Reviewed: October 19, 2011
Released: October 16, 2011
Skylanders: Spyroís Adventure is going to be the biggest thing since Magic: The Gathering or Pokemon; perhaps even bigger if marketed properly. Combine the incredibly cute and beloved platform game hero, Spyro, with 31 of his delightfully designed friends, and put them all in a fun and equally challenging video game that will engage the entire family, and you have the recipe for sure success.|
The marketing boys at Activision sure had a winner with this concept. Imagine your child (or you) opens this awesome new Spyro video game. Inside is this cool faux-stone pedestal with a surface that pulses and glows with hypnotic purples, blues, and greens. Also in the box are three miniature figures, which can easily be mistaken for pack-in trinkets if you donít know any better. You load up the game and after a cute intro movie and very brief conversation the fourth wall is broken. You, the gamer, are being directly addressed as the Portal Master and instructed to place one of your miniatures on the pulsing pedestal.
SIZZLE...BOOM! Almost instantly, that same character appears on the game screen as a playable character complete with very detailed modeling and fluid animations. Living toys arenít just for Pixar movies anymore folks. You can use this character to walk around, explore, and smash a few things like environmental objects and the occasional enemy. You can also replace your figure with either of the other two that come in the box with the game, and instantly, your on-screen character will change according. While the commands to control the characters and their base functions are the same; their attack animations and various special effects vary from character to character.
The game sets up a clever world with a hub system to launch your characters into their various staged environments and subsequent missions. The story is even a bit intriguing, although the game tries way too hard to explain how the Skylanders were scattered into space and shrunk down before landing on Earth Ė before being captured by Toys for Bob and packaged for retail. (I added that last part) Itís all a clever wink-wink excuse for an even clever integration of toy meets video game.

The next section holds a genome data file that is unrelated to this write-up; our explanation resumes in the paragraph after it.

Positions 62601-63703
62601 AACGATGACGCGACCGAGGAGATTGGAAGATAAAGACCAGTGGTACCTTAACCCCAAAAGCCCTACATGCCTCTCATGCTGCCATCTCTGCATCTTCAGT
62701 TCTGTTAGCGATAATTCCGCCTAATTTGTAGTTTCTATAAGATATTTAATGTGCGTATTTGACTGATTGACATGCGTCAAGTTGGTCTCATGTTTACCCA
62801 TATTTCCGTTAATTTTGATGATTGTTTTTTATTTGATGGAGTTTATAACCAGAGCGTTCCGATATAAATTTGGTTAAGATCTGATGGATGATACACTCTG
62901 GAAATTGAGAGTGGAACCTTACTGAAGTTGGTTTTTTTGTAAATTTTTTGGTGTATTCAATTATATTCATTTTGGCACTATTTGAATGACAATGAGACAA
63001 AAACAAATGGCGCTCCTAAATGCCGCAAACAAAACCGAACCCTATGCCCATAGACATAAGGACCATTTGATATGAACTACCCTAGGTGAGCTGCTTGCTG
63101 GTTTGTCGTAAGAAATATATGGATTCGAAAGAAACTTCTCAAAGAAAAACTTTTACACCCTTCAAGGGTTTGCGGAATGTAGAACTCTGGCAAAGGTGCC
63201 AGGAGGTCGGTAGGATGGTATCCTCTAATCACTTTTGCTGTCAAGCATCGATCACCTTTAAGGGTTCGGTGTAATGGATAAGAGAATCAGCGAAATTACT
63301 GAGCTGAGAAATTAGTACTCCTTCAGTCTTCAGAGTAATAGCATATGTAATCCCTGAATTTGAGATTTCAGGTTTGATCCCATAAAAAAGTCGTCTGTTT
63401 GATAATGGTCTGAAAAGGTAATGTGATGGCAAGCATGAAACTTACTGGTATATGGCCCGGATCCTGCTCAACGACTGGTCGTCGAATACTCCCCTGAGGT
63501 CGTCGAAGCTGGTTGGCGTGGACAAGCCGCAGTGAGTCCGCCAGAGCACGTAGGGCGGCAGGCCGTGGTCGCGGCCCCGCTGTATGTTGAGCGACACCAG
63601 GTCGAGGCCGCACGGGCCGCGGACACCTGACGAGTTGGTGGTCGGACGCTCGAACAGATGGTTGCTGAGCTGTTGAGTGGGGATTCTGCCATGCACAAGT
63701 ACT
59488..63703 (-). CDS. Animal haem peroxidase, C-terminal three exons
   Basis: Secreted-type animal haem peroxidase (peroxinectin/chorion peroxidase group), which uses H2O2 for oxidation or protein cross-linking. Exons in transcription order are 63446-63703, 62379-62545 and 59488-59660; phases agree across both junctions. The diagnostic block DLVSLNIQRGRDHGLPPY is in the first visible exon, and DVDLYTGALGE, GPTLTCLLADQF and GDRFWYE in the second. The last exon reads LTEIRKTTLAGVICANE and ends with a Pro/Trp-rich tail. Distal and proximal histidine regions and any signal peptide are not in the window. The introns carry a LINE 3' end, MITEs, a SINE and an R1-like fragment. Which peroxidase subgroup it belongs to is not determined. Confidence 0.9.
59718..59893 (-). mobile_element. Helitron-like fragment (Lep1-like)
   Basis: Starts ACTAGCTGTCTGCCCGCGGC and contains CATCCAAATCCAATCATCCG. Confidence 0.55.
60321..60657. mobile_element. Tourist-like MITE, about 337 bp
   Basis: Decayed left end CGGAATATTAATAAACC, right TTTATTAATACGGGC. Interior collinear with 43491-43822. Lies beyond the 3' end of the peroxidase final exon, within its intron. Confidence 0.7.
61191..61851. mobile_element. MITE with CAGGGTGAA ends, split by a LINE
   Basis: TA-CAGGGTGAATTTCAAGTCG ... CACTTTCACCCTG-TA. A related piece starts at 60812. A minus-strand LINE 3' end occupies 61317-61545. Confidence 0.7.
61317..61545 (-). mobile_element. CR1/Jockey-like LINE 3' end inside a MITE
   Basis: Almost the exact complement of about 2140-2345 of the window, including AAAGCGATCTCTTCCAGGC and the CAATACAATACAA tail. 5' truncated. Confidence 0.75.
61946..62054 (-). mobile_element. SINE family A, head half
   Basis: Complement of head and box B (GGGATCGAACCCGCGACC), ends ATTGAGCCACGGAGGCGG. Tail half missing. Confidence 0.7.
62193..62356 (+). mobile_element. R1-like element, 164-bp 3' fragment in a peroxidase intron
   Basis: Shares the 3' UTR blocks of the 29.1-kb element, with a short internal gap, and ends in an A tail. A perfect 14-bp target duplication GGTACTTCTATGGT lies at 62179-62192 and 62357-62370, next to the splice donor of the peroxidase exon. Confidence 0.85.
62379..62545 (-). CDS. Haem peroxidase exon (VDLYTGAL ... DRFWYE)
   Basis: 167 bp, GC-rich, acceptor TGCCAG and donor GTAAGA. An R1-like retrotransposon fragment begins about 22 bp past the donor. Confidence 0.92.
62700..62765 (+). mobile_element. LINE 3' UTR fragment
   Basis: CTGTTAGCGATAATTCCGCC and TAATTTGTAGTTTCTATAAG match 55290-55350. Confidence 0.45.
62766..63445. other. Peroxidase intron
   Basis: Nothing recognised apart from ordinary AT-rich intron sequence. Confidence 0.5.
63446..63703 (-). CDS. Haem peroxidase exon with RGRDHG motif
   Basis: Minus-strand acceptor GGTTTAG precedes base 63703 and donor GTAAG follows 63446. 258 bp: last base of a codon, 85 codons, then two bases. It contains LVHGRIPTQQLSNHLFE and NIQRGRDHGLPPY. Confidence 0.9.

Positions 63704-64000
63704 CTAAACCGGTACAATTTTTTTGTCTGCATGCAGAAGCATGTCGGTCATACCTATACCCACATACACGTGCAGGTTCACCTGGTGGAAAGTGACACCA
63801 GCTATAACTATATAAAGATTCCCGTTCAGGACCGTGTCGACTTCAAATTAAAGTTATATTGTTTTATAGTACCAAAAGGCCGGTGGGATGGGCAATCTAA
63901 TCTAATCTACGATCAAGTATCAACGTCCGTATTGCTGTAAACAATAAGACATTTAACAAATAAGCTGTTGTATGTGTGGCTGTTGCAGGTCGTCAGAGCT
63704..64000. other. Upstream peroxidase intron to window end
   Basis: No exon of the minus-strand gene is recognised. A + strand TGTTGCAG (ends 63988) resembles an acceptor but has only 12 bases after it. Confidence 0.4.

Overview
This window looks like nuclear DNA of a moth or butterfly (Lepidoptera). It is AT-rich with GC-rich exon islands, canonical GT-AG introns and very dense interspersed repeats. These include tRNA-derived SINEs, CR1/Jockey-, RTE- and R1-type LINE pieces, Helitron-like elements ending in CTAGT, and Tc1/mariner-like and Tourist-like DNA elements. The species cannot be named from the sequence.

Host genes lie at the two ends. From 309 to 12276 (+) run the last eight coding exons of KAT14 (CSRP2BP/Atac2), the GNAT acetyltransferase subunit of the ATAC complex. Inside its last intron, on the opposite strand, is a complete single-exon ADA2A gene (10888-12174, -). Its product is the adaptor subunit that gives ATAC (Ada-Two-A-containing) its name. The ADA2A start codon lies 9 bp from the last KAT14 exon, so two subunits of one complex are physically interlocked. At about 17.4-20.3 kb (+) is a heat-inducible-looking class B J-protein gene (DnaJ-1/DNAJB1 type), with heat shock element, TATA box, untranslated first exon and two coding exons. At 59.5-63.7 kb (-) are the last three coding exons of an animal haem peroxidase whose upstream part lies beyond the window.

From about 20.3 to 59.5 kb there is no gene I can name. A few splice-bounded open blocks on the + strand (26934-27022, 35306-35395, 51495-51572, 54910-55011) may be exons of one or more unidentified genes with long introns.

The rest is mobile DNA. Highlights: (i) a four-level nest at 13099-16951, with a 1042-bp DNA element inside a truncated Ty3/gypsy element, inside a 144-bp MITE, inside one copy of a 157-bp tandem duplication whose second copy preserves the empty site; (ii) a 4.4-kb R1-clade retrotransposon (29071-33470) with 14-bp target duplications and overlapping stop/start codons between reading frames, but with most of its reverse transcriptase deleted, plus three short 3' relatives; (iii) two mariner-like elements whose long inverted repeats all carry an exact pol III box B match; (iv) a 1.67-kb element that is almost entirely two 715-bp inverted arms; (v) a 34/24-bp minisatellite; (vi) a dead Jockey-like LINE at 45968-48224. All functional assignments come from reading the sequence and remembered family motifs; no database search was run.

You see, the collectibles donít stop with the three figures in the initial package. There are 32 Skylanders that you will need to complete the entire set; although they arenít all needed to complete the game. But you can be sure that chronic collectors will be scouring stores and eBay to find and finish their set, and these are sure to be the next-gen Beanie Babies of the 2011 holiday season. A special note to true collectors; you can load characters into the game without even removing them from their package, and then reset the character data if you decide to sell or trade later.
In truth, you can play much of Skylanders with the three figures that come with it; Spyro, Trigger Happy, and Gill Grunt. Each of the characters (and their miniatures) represents one of several classes like Magic, Air, Life, Water, Fire, etc. Throughout the game you will be prompted to place a figure matching the desired class on the pedestal for certain gameplay bonuses. Example, a fire character will do better in a volcano level, or a water character might do better in a swamp level. Itís not required, but you will gain significant enhancements if you match the character to the current game environment.